Editor’s note: This story is part of Southwest Michigan Second Wave’s On the Ground Battle Creek series.
Corn flakes and spiritualism may not seem to have anything in common, but they do, says Jody Owens, a volunteer with the Battle Creek Historical Society.
She says Battle Creek gained renown from each in different ways. While corn flakes established Battle Creek’s place as a leader in the cereal industry, Owens says the spiritualist movement, which was founded on the belief that the dead were eager to communicate with the living, generated national attention for the city during the mid- to late-1800’s.
She will share her insights and the history she has learned about this movement during two sessions on Nov. 22 and Nov. 29 titled “The Origins of Spiritualism in Battle Creek.” Both sessions are part of Kellogg Community College’s Lifelong Learning offerings for the current semester.
“The two big spiritualist centers in the country were Battle Creek and Buffalo, N.Y.,” Owens says. “Spiritualism peaked between 1840 and 1920. There were eight million practicing Spiritualists in the United States and Europe and it’s still a church today called the Spiritualist Church.”
Owens says, “These spirit mediums like (Battle Creek’s) Mrs. Walling were sought after because there were so many lives lost in the Civil War and in World War I and their loved ones were desperate to find ways to communicate with them from beyond the grave.”
In March 1877 she says, about 50 Spirit mediums from throughout the United States gathered in Battle Creek’s Stewart Hall to celebrate the 29th anniversary of Modern Spiritualism.
“In the summer of 1881 spiritualists thronged to Goguac Lake for the Annual Camp Meeting of their State Association,” Owens says. “Battle Creek was appealing because we were right in the middle between Chicago and Detroit and there were all of these religious groups growing up around here.”
Those groups were influenced by the teachings of various religions and movements including the Mormons, Millerites, Quakers, Abolitionists, Phrenologists, and the Swedenborgian Church. Another religious movement supported vegetarians.
Owens says Battle Creek provided fertile ground for spiritualism and different religious views because “we were just really wide open to ideas. The thinking at the time was that if you didn’t agree with certain religious teachings, you started your own. At one point we were the only town in the United States that had a Swedenborgian and a Spiritualist church.”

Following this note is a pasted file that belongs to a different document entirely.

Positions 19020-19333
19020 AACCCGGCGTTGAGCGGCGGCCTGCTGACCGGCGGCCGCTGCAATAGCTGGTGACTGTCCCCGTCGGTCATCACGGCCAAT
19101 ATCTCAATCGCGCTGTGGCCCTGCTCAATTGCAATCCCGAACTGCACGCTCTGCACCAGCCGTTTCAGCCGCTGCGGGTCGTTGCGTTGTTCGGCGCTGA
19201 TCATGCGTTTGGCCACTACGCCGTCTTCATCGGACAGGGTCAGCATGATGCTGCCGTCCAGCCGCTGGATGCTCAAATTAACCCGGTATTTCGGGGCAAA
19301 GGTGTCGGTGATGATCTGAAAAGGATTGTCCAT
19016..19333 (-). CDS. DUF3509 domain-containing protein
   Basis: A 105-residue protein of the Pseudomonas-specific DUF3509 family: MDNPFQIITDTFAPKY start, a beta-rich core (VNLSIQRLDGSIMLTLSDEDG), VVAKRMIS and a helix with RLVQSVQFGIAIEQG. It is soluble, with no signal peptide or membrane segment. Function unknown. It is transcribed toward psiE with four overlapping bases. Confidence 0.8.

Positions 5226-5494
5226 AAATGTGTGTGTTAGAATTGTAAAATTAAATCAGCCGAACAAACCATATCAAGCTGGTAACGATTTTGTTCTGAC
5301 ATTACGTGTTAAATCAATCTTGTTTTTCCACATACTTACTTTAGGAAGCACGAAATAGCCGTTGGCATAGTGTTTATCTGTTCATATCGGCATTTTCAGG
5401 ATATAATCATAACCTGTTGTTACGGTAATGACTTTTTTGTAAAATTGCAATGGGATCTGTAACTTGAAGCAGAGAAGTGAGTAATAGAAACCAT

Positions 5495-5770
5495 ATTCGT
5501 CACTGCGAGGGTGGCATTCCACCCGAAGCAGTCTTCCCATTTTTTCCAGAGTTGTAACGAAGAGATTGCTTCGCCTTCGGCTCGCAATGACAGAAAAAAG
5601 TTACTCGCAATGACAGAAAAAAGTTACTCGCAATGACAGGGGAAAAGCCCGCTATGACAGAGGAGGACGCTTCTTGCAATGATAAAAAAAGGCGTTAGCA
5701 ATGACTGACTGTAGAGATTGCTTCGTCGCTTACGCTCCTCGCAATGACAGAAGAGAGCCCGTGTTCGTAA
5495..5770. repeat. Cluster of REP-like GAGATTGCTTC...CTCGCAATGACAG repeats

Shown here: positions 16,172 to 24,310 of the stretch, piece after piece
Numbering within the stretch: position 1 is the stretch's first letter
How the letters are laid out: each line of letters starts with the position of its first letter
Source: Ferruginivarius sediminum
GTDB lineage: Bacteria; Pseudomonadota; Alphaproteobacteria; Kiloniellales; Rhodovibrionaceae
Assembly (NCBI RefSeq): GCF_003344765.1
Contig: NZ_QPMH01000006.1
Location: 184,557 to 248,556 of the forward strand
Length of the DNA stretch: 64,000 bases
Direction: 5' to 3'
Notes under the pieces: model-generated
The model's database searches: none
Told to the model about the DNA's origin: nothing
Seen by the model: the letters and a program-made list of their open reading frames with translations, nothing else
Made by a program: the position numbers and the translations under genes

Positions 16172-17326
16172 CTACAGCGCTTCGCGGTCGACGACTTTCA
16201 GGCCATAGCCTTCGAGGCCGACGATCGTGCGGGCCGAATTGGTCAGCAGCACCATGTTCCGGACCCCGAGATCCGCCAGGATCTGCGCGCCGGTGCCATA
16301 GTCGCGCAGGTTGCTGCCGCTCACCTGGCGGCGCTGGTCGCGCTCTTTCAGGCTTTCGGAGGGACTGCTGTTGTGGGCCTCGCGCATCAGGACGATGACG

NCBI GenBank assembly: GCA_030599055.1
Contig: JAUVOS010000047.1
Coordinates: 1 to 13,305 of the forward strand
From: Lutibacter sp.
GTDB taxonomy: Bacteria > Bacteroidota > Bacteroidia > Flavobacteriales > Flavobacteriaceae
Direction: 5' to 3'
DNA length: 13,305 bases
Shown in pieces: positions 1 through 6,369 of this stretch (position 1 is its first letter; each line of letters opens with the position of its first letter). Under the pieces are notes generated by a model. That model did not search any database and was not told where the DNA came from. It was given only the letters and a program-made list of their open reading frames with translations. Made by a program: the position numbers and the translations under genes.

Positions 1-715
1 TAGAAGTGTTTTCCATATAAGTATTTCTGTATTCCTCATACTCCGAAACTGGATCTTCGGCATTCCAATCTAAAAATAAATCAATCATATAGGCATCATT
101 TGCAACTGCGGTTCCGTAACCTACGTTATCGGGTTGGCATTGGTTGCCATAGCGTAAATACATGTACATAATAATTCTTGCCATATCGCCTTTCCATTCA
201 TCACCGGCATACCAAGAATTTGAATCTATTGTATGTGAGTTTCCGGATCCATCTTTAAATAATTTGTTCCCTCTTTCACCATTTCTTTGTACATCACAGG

Mary Green, Director of KCC’s Lifelong Learning, says the classes in Spiritualism have “been a part of our offerings for years. They are like that little gem that nobody knows about.”
In addition to the Spiritualism classes, Owens will also teach a class on Oct. 27 titled “Ghosts and the Supernatural.”
Green says evaluation forms filled out by Lifelong Learning students and research into what types of subjects are being offered in larger markets are used to determine what classes KCC could offer.
“We take a look at a few of those and get ideas for classes and decide if it’s something we want to offer,” Green says. “We use a network of connections to find instructors and people in the community. You don’t need a degree, you just have to have a passion for the subject matter and want to teach.”
Owens, who retired from teaching in 2009, has been a Lifelong Learning instructor for several years. Her previous classes have included a focus on insane asylums and weather fads from the 1890s to today.
“The more gory they are, the more people I get,” she says.
KCC’s Lifelong Learning component was established in the early 1970s as a non-credit option with a mission to connect the community with the college in a way other than attending traditional for-credit classes, Green says.
“This is a way to be engaged and socialize and be part of the college in a different way for people who may not be interested in taking traditional classes in college,” she says.
Spiritualism’s roots in Battle Creek
The Spiritualist movement began in the 19th century in the bedroom of two young girls living in a farmhouse in Hydesville, N.Y. On a late March day in 1848, Margaretta “Maggie” Fox, 14, and Kate, her 11-year-old sister, waylaid a neighbor, eager to share an odd and frightening phenomenon, according to an article in Smithsonian Magazine. “Every night around bedtime, they said, they heard a series of raps on the walls and furniture—raps that seemed to manifest with a peculiar, otherworldly intelligence.”